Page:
So what are your thoughts: is this advantage surpassable in a relatively probable and possible manner, or does it take a special person who is just built to be a great debater?

This advantage is certainly surpassable, and even attainable. When I started on DDO, I wasn't an experienced debater. I had zero experience. The more I debated the more I learned. I learned about BOP and logical fallacies, and I've become a pretty formal debater. I took the skills learned from DDO and had real debates in real life.
Wylted
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1/2/2015 10:01:21 AM
Posted: 1 year ago
I don't think I have a disadvantage over formal debators. It's a different judging standard here asi it should be and a lot of times they have trouble unlearning some stuff that works IRL, but doesn't work here or at least isn't optimal here.

I did come on the site with a lot of knowledge on logic. I did what I could to learn logic 101, including listening to professors lecture on it on YouTube and reading numerous articles.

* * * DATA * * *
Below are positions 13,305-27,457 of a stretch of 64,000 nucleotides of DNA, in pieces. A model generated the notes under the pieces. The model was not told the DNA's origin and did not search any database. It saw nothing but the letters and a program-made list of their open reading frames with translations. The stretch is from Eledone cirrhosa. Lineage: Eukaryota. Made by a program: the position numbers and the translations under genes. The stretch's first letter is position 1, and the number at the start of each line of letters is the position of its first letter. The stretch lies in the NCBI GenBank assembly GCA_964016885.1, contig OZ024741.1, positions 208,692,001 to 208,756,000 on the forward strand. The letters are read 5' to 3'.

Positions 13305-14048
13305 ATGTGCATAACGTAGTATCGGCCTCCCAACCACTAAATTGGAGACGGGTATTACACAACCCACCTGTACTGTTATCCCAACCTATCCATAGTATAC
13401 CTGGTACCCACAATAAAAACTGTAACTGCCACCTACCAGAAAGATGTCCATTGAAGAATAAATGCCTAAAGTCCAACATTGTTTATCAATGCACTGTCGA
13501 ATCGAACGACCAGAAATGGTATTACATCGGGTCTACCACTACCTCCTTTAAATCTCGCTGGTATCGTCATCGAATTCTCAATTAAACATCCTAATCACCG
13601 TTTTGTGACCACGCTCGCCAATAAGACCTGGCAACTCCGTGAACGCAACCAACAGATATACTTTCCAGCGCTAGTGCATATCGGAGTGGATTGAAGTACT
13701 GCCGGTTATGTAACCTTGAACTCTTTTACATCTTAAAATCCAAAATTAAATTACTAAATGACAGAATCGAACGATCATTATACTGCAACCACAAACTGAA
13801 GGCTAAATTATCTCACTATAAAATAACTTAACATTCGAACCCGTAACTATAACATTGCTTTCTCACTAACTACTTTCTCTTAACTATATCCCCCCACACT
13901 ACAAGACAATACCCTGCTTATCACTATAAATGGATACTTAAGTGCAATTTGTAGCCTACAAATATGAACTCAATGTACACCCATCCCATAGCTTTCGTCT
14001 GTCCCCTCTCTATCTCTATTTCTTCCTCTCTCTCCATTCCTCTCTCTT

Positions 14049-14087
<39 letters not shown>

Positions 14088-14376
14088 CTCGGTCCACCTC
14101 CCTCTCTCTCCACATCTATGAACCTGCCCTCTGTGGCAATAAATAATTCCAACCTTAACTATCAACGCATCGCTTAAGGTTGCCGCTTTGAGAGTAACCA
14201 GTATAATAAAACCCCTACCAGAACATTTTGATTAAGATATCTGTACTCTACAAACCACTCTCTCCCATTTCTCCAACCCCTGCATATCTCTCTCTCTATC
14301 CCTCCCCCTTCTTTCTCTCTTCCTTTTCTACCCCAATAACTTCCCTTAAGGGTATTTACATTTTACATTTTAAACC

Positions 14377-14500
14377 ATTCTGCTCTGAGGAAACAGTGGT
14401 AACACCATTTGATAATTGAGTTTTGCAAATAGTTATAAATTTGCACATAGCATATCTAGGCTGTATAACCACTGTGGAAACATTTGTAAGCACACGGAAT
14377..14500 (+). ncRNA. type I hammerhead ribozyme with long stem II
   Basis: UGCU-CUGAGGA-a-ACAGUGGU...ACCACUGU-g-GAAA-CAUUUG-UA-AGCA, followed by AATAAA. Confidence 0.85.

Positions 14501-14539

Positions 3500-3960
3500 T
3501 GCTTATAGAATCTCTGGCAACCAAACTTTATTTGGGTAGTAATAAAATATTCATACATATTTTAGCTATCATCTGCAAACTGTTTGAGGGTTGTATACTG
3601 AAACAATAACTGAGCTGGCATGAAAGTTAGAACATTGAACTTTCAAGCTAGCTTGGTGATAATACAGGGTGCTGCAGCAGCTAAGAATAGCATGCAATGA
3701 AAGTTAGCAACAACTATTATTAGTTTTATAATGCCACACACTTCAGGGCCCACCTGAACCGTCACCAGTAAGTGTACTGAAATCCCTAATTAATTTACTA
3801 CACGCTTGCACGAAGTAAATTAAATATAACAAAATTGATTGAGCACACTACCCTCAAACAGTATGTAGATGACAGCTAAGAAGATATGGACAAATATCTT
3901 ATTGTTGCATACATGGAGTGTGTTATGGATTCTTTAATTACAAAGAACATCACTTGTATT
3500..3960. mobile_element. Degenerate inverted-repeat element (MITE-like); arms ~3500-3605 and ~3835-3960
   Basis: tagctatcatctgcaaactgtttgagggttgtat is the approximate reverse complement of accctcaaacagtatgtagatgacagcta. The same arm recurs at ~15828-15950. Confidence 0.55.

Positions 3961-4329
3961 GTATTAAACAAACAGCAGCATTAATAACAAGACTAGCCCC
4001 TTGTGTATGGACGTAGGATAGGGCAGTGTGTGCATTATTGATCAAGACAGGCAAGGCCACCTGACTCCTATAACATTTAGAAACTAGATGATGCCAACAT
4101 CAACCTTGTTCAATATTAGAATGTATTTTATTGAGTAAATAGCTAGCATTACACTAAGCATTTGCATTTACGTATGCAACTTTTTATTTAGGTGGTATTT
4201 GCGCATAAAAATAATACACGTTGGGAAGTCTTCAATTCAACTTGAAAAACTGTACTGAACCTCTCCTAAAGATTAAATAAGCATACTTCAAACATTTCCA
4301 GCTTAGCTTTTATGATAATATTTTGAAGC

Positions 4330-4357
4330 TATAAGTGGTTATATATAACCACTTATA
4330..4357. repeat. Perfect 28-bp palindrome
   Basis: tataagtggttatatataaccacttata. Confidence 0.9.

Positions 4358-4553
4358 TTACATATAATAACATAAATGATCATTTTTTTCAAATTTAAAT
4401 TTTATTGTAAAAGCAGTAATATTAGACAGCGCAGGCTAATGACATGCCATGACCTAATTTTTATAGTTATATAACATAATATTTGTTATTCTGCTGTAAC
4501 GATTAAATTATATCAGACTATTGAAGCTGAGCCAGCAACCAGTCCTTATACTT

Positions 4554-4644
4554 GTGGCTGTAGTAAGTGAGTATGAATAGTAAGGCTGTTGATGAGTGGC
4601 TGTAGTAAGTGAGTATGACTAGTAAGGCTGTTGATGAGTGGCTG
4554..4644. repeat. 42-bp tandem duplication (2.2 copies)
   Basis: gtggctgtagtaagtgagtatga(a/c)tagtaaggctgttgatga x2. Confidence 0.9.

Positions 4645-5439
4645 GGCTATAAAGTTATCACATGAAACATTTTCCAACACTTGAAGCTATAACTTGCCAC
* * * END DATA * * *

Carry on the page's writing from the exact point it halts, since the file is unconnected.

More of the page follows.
I'm well aware of BOP. I've also done a lot of research on cognitive bias and try to recognize and destroy it in myself, though it's not always easy to destroy, even when I do recognize it.

I think rhetoric has a larger role here than it likely does IRL, so me being highly aware of that helps me significantly as well. It probably helps me more than logic does.

That being said. I don't think the IRL debators have an advantage over me. There are exceptions to that because their are ones that in my opinion rely too much on perverting the analysis of the resolution, but I'm closing that gap quickly while refusing to pervert resolution analysis myself.

That's just one example of an advantage, I've noticed.
Bennett91
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1/2/2015 10:10:39 AM
Posted: 1 year ago
At 1/1/2015 7:29:00 PM, Range wrote:
Myself included, I can immediately see when someone is an experienced debater from school or university. Then, without fail, I scroll down and see them pwn their opponent.